Day in the life: Alana Sayers



Fierce, smart and motivated, English PhD student Alana Sayers isn’t afraid to create space for herself and other Indigenous students.

Sayers is the Department of English’s first Indigenous support officer and teaching assistant in Indigenous literature. Her role is to provide a safe and welcoming space for Indigenous and non-Indigenous students, faculty and staff to receive support and information on Indigenous-related matters.

“I’m trying to support Indigenous students, build relationships and bring understanding about colonialism and decolonization to my role and the classes I lecture,” she says. “I’m trying to create space.”

Sayers is from the Hupacasath (Nuu-chah-nulth) and Kipohtakaw (Cree, Treaty 6) First Nations. She grew up on the Hupacasath reserve in Port Alberni where she attended Haa Huu Payak School. Her mother, Judith Sayers, was elected in September as the new president of the Nuu-chah-nulth Tribal Council. Sayers’ brother Cole also attends UVic.

As part of her role, Sayers is lecturing in undergraduate and graduate English classes on colonialism, decolonization and Indigenous methodologies. The Social Sciences and Humanities Research Council scholarship recipient transferred directly into the English PhD program from her master’s.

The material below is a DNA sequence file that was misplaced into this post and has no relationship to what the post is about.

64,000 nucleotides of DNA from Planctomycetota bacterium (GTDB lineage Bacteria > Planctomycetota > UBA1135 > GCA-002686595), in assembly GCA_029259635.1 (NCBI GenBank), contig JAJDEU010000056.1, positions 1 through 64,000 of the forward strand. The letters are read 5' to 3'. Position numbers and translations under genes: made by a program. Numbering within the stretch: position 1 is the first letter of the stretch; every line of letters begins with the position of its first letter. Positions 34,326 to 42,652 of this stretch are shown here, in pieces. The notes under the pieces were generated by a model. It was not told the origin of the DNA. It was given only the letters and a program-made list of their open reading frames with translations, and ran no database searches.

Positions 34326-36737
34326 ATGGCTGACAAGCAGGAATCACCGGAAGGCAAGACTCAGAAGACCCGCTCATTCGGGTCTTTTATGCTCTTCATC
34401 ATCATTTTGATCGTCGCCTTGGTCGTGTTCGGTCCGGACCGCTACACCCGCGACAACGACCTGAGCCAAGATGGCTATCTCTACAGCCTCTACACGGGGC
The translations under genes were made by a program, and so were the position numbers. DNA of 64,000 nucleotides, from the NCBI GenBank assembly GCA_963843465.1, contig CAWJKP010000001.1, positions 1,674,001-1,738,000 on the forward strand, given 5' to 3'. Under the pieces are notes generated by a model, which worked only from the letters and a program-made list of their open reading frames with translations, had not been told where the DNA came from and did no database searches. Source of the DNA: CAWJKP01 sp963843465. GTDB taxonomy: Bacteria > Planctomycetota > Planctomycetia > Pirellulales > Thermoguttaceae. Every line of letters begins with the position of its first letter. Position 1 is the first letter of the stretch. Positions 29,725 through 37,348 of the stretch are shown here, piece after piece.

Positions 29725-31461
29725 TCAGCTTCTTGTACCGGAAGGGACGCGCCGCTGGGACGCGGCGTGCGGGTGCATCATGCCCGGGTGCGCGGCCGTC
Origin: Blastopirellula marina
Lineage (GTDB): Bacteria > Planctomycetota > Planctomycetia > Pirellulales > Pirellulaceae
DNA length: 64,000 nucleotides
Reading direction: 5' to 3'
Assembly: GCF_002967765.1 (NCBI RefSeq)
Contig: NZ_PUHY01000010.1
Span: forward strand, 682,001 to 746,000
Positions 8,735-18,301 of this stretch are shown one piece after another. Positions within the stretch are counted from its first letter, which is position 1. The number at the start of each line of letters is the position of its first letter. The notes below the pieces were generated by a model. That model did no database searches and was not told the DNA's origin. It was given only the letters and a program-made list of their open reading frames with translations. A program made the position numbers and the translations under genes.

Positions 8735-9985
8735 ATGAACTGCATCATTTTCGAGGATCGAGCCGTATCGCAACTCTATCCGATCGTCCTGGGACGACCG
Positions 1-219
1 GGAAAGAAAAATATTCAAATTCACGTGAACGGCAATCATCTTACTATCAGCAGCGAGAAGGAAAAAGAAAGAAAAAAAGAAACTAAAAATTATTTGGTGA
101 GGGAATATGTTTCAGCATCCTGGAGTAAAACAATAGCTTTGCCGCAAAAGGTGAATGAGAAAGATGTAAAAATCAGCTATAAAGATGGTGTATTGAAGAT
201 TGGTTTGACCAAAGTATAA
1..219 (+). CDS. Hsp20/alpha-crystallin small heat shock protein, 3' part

English department graduate advisor Alison Chapman says that the unprecedented move is a “marker of her brilliance as a scholar” and says Sayers played a fundamental role in crafting the new position.

“We hope to make it into a legacy position to support Indigenous students on campus and promote the study of Indigenous literature, as well as start more discussion and awareness about colonialism and decolonization in the classroom and beyond,” Chapman says.

Sayers, who also writes fiction and poetry, hasn’t always excelled at her studies. Although she loved literature as a child, Sayers found the transition to university difficult, and says she failed the academic writing requirement three times in her undergraduate degree.

“Indigenous understanding of the English language is different than the typical Canadian understanding,” she says. “I want to help bridge that gap to make English literature relatable to people so they can be passionate about it and excel at it.”

Sayers plans to become an English professor, something she said wasn’t her original path but one she’s looking forward to. She sees herself as part of an ongoing process to make universities more welcoming places for Indigenous students.

“It doesn’t mean changing to fit something, but opening more space so different ways can exist.”


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Keywords: Day in the Life, Indigenous, English, student life, staff

People: Alana Sayers

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